John Hickenlooper wanted to understand exactly what happened after.
After the shooting. After the funerals. After the trial.
Sitting in the center-most, front-row pew of Emanuel AME Church, the 2020 Democratic presidential candidate leaned forward as Polly Sheppard recounted the night a white supremacist walked into the fellowship hall of this Charleston church and gunned down nine black parishioners — including her friend Myra Thompson — right in front of her.
"77 shots," Sheppard said, her voice soft and small even in the grand sanctuary. The Rev. Anthony Thompson, Myra's husband, sat beside her and shook his head.
"77 shots," Hickenlooper replied, incredulous and in a whisper.
Hickenlooper, who served two terms as governor of Colorado, sat quietly for most of the 50-minute conversation Saturday with Thompson and Sheppard.
He let Thompson tell him how everything about June 17, 2015 — the day of the shooting — was strange. He tilted his head as Thompson explained that his usual rituals with his wife never happened that day, like kissing each other goodbye.
He nodded when Thompson recounted how it took him a few minutes to fully understand what it meant when he heard the words, "Myra's gone."
It was about 30 minutes into the dialogue before Hickenlooper told them both about his running for president. He is one of 17 candidates in the Democratic field.
Sheppard interrupted him and asked, "Are you doing something on gun control?"
It was Hickenlooper's first trip to South Carolina as a presidential candidate, and his first event in Charleston was this intimate conversation with Sheppard and Thompson while a handful of reporters and the church's pastor, the Rev. Eric Manning, listened a few feet away.
Hickenlooper told them about how Colorado implemented universal background checks and put limits on high-capacity magazines.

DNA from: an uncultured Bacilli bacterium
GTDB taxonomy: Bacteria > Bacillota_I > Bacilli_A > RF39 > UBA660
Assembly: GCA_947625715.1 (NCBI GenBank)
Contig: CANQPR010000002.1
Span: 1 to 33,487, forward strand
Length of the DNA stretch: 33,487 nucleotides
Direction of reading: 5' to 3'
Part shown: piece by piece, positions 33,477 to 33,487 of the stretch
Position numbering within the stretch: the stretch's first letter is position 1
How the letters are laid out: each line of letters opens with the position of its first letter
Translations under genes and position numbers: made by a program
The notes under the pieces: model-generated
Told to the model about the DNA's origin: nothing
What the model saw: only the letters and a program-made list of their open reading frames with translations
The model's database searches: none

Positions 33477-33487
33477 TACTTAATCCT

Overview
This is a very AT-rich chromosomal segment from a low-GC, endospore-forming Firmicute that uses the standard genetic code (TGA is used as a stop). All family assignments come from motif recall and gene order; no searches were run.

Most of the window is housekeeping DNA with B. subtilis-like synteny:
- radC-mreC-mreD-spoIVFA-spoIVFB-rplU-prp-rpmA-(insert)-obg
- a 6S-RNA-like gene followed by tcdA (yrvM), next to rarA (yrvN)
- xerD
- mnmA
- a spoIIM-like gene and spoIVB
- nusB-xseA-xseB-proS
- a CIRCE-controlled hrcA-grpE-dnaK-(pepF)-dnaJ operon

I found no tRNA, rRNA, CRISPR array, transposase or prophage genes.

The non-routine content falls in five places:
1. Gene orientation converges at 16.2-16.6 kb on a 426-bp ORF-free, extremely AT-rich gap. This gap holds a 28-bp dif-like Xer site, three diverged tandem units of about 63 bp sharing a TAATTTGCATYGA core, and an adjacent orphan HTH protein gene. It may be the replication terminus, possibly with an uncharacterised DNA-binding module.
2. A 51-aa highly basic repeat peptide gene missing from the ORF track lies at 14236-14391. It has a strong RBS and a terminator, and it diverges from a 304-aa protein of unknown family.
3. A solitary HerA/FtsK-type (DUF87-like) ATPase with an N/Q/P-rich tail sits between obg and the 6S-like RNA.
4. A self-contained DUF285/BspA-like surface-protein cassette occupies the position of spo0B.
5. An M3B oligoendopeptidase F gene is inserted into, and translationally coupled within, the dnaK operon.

After his meeting at Emanuel, Hickenlooper later issued a statement saying additional federal funding and long-term resources are needed for survivors of mass shootings, as well as their families and first-responders.
"While federal funding is currently provided to support survivors and victims’ families in the immediate aftermath of a mass shooting, the terrible recent losses make clear those resources need to be available long-term. We need to provide trauma-informed care and ongoing support for victims based on a clinical assessment of need," he said.
During Hickenlooper's first term as governor, there was the 2012 mass shooting at an Aurora movie theater, where a gunman opened fire killing 12 people and injuring more than 50 others.
He can still remember the exact number of funerals he attended. It was 32.
"Part of the job is consoler-in-chief. It's a serious part of the job," Hickenlooper said, recounting the advice he received from then-President Barack Obama during in the aftermath of the shooting.
"You're listening, but not just with your ears. You're just trying to really be present. So every time I get to experience something like this," he said, his eyes scanning the church, "I feel that it's sharpening that ability to be present and to hear."
It was the start of a two-day swing through the Palmetto State, which included familiar stops for any political contender looking to officially introduce themselves to voters in this first-in-the-South primary state. He participated in a pair of informal meet-and-greets hosted by Democrats in Beaufort and Charleston counties.
But Hickenlooper's trip to this historic black church was also a key stop in a weekend itinerary that indicated the 67-year-old is seeking to more fully understand some of the nation's most painful chapters for African Americans.
On Friday, Hickenlooper called for a presidential apology for slavery while speaking at the National Action Network’s annual convention in New York. Later in the day, he traveled to Montgomery, Ala., where he visited the National Memorial for Peace and Justice, which features a dedication to victims of lynchings.
Hickenlooper, who was 12 when the Civil Rights Act of 1964 dismantled the segregationist laws of the Jim Crow South, said racial bias and injustice has simply taken different forms since the end of slavery.
"I've done this in all of my campaigns," he said. "I think it's important that you go to where people are, you meet them in their living rooms, or in their place of worship. Sometimes you come together in places where they've had to experience great sacrifice and loss."